A Pilgrim in the Desert

Posted on 2007-07-21. Filed under: Life, Thoughts |

I know it’s been a really long time since I last blogged. And it’s been a busy “long time” with lots of things going on and lots of changes.

Right now, I’m feeling like a pilgrim on a journey. It seems that all of the changes have re-awakened my inner man that has been slumbering for a very long time. Specifically, it’s the part of my inner man that’s in desperate pursuit of God. I haven’t felt desperate in a long time but I do now. And I think that feeling of desperation is important in pursuit of God. It doesn’t mean that I feel like he’s hiding from me or that I feel unsafe right now. But it does mean that I recognize my utter dependance on him and that I desperately need him in my life. I am seeking his love and passion and comfort. I am not seeking knowledge of them but I need those things themselves in my life, in my heart. I need to be aware of them, to be aware of God’s presence and his concern for me. That, I think, will help put me in a place where I can begin receiving healing and wisdom from him.

So, over the last few days, I’ve been seeking God and I’ve been hearing from multiple sources that I need to be willing to follow God wherever he’s leading me. I trust that his heart is good and I trust that he is for me — that he wants the best for me. Now, that doesnt’ mean that he wants the easiest life I can have. But he wants the life for me that he wants — the one that fits with his will.

I also feel like he’s calling me to the desert. In the Bible, he called many people to the desert in order to be with him and to learn from him. It is a time of breaking down and rebuilding. It is a time of being alone, though not necessarily lonely. It is a time of refocusing and learning to hear.

I am hopeful for restoration of my relationship with God and that is my focus right now. I want him to be pleased with me and to use me. And this journey with him does require me to let go of many things. I think he is leading me into a new chapter of my life that will be based on less selfishness and more giving and sacrifice. However, I want self-sacrifice that brings life to my spirit and not death. I don’t want to have to kill my desires for living fully because I believe God wants me to live fully, to live authentically and on-purpose out of love.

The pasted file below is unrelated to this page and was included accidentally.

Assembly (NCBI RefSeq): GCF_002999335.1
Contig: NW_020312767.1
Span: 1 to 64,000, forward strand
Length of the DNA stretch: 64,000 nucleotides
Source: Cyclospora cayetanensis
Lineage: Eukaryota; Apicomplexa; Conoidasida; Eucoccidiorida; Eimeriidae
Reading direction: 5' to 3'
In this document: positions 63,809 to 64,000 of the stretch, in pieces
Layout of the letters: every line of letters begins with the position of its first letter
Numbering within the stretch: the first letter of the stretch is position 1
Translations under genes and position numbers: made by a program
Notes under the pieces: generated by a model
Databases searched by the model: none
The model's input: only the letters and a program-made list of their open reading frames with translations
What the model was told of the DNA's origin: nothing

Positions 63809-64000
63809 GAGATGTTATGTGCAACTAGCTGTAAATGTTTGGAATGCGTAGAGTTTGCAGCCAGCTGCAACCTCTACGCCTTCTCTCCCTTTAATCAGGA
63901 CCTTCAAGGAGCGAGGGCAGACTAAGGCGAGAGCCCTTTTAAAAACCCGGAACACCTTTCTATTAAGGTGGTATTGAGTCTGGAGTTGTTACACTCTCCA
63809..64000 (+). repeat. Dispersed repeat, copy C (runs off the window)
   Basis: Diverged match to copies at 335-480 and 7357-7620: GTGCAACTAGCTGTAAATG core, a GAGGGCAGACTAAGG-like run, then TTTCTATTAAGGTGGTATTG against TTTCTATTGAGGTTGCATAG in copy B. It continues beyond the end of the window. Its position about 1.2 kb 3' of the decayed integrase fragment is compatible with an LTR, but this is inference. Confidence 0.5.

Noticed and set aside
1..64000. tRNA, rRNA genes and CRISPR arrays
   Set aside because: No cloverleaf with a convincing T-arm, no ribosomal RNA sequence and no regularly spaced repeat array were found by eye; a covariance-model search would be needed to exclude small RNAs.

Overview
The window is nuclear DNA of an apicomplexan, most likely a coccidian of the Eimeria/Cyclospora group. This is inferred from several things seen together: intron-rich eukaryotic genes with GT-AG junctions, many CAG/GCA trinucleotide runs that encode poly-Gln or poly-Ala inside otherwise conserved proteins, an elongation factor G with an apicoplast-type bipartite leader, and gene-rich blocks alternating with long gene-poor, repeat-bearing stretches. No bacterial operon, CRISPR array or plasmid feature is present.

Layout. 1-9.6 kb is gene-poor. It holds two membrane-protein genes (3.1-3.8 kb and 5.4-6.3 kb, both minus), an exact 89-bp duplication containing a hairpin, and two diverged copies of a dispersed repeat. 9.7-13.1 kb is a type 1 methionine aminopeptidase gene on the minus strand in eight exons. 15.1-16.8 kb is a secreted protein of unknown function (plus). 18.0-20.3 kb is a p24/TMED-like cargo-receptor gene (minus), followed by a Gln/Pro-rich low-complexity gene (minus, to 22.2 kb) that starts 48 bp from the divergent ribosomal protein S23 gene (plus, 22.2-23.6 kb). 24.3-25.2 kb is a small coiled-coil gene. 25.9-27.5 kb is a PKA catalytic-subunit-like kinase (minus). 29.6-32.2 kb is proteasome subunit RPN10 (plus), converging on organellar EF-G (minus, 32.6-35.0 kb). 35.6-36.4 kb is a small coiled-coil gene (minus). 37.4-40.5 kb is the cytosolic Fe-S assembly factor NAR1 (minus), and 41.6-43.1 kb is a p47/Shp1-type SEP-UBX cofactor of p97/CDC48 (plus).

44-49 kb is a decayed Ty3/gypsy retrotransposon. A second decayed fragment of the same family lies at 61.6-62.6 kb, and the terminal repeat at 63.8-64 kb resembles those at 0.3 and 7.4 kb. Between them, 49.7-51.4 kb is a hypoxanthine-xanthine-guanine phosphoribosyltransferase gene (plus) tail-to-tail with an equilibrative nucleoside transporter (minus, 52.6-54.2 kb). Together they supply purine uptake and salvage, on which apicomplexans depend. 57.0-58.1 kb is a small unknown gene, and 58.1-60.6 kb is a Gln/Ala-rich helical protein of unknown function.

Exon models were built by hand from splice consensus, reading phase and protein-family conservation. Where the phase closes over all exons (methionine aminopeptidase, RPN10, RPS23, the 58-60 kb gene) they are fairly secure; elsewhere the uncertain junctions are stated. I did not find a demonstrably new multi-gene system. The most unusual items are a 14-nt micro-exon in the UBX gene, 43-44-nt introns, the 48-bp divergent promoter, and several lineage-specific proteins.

I am re-reading The Sacred Romance and below is a quote that really impacted me. Soon, I will be getting to a chapter called Desert Communion which I’m eager to read.

We are faced with a decision that grows with urgency each passing day: Will we leave our small stories behind and venture forth to follow our Beloved into the Sacred Romance? The choice to become a pilgrim of the heart can happen any day and we can begin our journey from any place. We are here, the time is now, and the Romance is always unfolding. The choice before us is not to make it happen. As Chesterton said, “An adventure is, by its nature, a thing that comes to us. It is a thing that chooses us, not a thing that we choose.” Lucy wasn’t looking for Narnia when she found it on the other side of the wardrobe; in a way, it found her. Abraham wasn’t wandering about looking for the one true God; he showed up with an extraordinary invitation. But having had their encounters, both could have chosen otherwise. Lucy could have shut the wardrobe door and never mentioned what had happened there. Abraham could have opted for life in Haran. The choice before us is a choice to enter in.

So much of the journey forward involves a letting go of all that once brought us life. We turn away from the familiar abiding places of the heart, the false selves we have lived out, the strengths we have used to make a place for ourselves and all our false loves, and we venture forth in our hearts to trace the steps of the One who said, “Follow me.” In a way, it means that we stop pretending: that life is better than it is, that we are happier than we are, that the false selves we present to the world are really us. We respond to the Haunting, the wooing, the longing for another life. Pilgrim begins his adventure toward redemption with a twofold turning: a turning away from attachment and a turning toward desire. He wanted life and so he stuck his fingers in his ears and ran like a madman (“a fool,” to use Paul’s term) in search of it. The freedom of heart needed to journey comes in the form of detachment. As Gerald May writes in Addiction and Grace,

Detachment is the word used in spiritual traditions to describe freedom of desire. Not freedom from desire, but freedom of desire…. An authentic spiritual understanding of detachment devalues neither desire nor the objects of desire. Instead, it “aims at correcting one’s own anxious grasping in order to free oneself for committed relationship to God.” According to Meister Echhart, detachment “enkindles the heart, awakens the spirit, stimulates our longings, and shows us where God is.”

So, that is what I’m doing. Setting Out on a Journey as a Pilgrim. Detaching from things that could or do get in the way of my relationship with God – that get in the way of my pursuit of him. This detachment is but for a time. In the desert,  I hope to discover which things actually do get in the way and permanently leave behind attachments to them. Once I am out of the desert, it will be time for reattachment but only to certain things. I await God’s direction as to what those are.

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